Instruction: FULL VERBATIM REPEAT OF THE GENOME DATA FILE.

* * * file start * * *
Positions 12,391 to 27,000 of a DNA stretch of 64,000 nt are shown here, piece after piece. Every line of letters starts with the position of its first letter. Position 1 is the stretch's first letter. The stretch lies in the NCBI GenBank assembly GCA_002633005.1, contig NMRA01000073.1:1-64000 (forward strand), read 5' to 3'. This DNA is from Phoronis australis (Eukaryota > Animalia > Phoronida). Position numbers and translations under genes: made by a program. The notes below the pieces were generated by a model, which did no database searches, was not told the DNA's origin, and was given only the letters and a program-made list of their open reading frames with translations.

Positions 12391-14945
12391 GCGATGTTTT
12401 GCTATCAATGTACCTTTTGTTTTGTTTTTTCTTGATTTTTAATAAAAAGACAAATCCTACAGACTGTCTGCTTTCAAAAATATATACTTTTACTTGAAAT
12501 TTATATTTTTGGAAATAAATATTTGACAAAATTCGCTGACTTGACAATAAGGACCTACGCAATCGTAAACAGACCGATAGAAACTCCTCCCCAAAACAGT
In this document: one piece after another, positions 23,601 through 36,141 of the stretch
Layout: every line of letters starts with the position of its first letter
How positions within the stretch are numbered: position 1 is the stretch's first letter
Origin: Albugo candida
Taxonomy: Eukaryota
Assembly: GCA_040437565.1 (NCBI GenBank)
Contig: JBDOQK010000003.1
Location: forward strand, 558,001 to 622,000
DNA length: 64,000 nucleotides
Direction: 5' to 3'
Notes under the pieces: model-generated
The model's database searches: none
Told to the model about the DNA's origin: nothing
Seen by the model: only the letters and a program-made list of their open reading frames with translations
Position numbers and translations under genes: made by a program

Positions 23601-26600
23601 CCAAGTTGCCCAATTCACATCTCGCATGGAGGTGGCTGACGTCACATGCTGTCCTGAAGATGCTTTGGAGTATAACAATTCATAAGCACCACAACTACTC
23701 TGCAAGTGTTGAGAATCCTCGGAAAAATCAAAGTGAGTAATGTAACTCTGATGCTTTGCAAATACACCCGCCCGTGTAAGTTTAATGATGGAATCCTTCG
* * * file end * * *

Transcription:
Positions 12,391 to 27,000 of a DNA stretch of 64,000 nt are shown here, piece after piece. Every line of letters starts with the position of its first letter. Position 1 is the stretch's first letter. The stretch lies in the NCBI GenBank assembly GCA_002633005.1, contig NMRA01000073.1:1-64000 (forward strand), read 5' to 3'. This DNA is from Phoronis australis (Eukaryota > Animalia > Phoronida). Position numbers and translations under genes: made by a program. The notes below the pieces were generated by a model, which did no database searches, was not told the DNA's origin, and was given only the letters and a program-made list of their open reading frames with translations.

Positions 12391-14945
12391 GCGATGTTTT
12401 GCTATCAATGTACCTTTTGTTTTGTTTTTTCTTGATTTTTAATAAAAAGACAAATCCTACAGACTGTCTGCTTTCAAAAATATATACTTTTACTTGAAAT
12501 TTATATTTTTGGAAATAAATATTTGACAAAATTCGCTGACTTGACAATAAGGACCTACGCAATCGTAAACAGACCGATAGAAACTCCTCCCCAAAACAGT
In this document: one piece after another, positions 23,601 through 36,141 of the stretch
Layout: every line of letters starts with the position of its first letter
How positions within the stretch are numbered: position 1 is the stretch's first letter
Origin: Albugo candida
Taxonomy: Eukaryota
Assembly: GCA_040437565.1 (NCBI GenBank)
Contig: JBDOQK010000003.1
Location: forward strand, 558,001 to 622,000
DNA length: 64,000 nucleotides
Direction: 5' to 3'
Notes under the pieces: model-generated
The model's database searches: none
Told to the model about the DNA's origin: nothing
Seen by the model: only the letters and a program-made list of their open reading frames with translations
Position numbers and translations under genes: made by a program

Positions 23601-26600
23601 CCAAGTTGCCCAATTCACATCTCGCATGGAGGTGGCTGACGTCACATGCTGTCCTGAAGATGCTTTGGAGTATAACAATTCATAAGCACCACAACTACTC
23701 TGCAAGTGTTGAGAATCCTCGGAAAAATCAAAGTGAGTAATGTAACTCTGATGCTTTGCAAATACACCCGCCCGTGTAAGTTTAATGATGGAATCCTTCG